Euroarts_2072544.gifThe Don Giovanni Guth stages is stronger overall than the Così, at least partly because it has a more high-powered cast than that of the Così. Set designer Schmidt here provides a very realistic pine forest, the only discernible reason for which seems to your reviewer to center on differentiating Guth’s setting from the famous Calixto Bieto one (preserved on DVD in a performance at Barcelona's Liceu). Bieto used modern dress (as does Guth) and elements of an organized crime mileux to highlight the libretto’s potent and dangerous mixture of violence and sexuality. Guth has the same concern, and most of his “big ideas” come across as vaguely desperate efforts to make his vision distinct from Bieto’s. So in the action under the prologue, we see Christopher Maltman’s Don get shot by the Commendatore, a grievous stomach wound that seems to bother the Don from time to time during the rest of the action, until he finally succumbs with the Commendatore’s reappearance at the end — but propelled into hell by Leporello and a syringe of heroin. To underscore the darkness of his vision, Guth chose an edition of the score without the “happy ending” ensemble, which Bieto memorably used to underlay the victorious “good guys” mutilating the Don’s corpse.

A vocally strong, physically seductive group of singers work hard for Guth. Maltman apparently spent as much time in the gym as in the rehearsal hall, if not more, and if not as muscular as his physique, his voice still ripples with strength. Erwin Schrott’s Leporello is no sad sidekick, but almost as dangerously sexy as his master. Nonetheless, Schrott also has the comic chops to portray the character’s frustration and barely contained resentment. In a wimpy suit and glasses, Matthew Polenzani could have been yet another feckless Don Ottavio, but his expert singing gives his character some needed backbone. In an imaginative touch, Guth has Ottavio dig out his cell phone when the car he and Donna Anna are riding in “breaks down” in the forest.

The women are a bit less distinctive. Annette Dasch in particular lacks the full armory for Donna Anna , a difficult role that requires ample strength and beauty. Dorothea Röeschmann doesn’t portray Donna Elvira as a harpy, thankfully; on the other hand, her interpretation is almost too neutral for a role that should have some edge. Ekaterina Siurina as Zerlina and Alex Espositio as Masetto are modestly effective (the booklet credit list amusingly assigns each of these singers to the other’s role!).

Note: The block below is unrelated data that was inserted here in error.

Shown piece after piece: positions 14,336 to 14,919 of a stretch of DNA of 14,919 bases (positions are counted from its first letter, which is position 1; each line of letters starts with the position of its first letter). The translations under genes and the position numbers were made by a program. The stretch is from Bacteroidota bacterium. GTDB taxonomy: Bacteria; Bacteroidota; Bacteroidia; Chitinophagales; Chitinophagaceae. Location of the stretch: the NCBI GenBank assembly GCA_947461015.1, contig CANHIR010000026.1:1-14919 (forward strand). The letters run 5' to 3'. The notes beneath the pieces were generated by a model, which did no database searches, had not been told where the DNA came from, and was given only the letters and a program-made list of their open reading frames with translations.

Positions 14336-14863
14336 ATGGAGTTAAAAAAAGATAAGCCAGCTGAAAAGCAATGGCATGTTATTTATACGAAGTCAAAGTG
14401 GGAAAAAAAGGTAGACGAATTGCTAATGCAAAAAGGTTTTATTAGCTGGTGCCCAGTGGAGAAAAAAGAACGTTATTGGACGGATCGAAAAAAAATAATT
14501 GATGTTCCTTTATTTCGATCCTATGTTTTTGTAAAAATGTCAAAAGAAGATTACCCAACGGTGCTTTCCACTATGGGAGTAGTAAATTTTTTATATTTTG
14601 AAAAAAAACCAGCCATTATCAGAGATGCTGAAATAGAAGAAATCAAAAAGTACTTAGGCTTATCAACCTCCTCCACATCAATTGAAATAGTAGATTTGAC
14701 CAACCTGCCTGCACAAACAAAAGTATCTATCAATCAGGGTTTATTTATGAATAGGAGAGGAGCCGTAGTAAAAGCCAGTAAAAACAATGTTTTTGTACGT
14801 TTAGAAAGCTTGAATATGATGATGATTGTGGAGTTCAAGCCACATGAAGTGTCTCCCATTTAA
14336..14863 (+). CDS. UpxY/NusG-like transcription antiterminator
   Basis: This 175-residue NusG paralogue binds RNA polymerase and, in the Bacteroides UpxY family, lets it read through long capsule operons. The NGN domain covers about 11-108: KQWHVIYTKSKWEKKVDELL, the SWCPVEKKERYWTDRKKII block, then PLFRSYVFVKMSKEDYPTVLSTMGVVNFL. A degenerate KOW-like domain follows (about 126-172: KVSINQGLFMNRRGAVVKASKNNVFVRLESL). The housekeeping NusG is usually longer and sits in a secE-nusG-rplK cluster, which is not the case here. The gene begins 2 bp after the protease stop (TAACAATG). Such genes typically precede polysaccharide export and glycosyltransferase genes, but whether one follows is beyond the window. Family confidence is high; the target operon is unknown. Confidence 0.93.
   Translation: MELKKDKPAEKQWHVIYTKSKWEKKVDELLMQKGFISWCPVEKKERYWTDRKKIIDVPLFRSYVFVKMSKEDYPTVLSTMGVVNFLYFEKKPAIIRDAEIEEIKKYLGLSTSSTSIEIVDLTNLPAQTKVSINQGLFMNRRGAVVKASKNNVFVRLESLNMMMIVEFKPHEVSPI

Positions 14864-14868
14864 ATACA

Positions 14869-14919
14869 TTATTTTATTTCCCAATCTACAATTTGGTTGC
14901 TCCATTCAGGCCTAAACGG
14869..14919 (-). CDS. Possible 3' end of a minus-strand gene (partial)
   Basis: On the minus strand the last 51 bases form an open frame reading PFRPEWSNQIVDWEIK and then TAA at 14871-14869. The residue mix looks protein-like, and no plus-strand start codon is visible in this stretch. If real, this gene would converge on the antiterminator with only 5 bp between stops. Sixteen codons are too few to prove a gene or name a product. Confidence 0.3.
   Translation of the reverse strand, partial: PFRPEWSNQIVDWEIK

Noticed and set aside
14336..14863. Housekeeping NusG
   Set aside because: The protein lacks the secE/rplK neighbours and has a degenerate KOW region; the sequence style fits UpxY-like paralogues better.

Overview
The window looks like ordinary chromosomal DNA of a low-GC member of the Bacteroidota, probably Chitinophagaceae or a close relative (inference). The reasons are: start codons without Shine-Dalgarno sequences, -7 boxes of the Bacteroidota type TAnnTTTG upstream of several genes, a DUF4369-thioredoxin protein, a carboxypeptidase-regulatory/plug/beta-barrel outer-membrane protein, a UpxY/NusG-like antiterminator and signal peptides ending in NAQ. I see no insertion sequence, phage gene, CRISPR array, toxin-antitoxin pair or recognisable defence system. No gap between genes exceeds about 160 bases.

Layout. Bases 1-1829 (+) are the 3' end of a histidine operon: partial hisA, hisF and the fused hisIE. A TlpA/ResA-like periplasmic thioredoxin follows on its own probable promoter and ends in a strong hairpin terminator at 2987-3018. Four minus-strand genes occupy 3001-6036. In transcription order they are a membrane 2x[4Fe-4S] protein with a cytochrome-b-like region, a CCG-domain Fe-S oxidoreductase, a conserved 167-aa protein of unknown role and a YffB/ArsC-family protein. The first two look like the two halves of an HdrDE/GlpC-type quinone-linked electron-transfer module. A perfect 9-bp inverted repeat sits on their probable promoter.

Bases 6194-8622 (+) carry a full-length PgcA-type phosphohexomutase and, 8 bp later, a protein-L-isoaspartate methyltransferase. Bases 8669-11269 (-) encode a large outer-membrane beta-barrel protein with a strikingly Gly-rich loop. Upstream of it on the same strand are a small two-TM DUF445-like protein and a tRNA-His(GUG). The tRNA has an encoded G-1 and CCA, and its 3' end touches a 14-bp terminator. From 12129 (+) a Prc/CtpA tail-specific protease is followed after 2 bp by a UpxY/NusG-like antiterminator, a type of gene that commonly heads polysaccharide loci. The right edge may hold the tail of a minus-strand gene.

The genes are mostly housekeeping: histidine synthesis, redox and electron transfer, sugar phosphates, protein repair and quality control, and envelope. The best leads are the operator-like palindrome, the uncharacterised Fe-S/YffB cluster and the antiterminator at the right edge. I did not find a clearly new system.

Bertrand de Billy is the conductor here, leading an entirely professional performance. In spots the rather spare piano used for recitatives seems anachronistic.

Salzburg’s tickets have the reputation of being both scarce and expensive, so for those who would like a great view of the stage and to keep their wallets full, these DVDs are to be appreciated. Neither one of these stagings may become classics such as the Dexter Traviata, but they both have much to reward the attentive viewer.

Chris Mullins

W. A. Mozart: Don Giovanni

Don Giovanni: Christopher Maltman; Il Commendatore: Anatoli Kotscherga; Donna Anna: Annette Dasch; Don Ottavio: Matthew Polenzani; Donna Elvira: Dorothea Röschmann; Leporello: Erwin Schrott; Zerlina: Ekaterina Siurina; Masetto: Alex Esposito. Vienna State Opera Chorus(chorus master: Thomas Lang). Vienna Philharmonic Orchestra. Bertrand de Billy, conductor. Claus Guth, stage director. Christian Schmidt, stage and costume design. Olaf Winter, lighting design. Recorded at the Haus für Mozart, Salzburg Festival, 2008.

Euroarts 2072548 [2DVDs]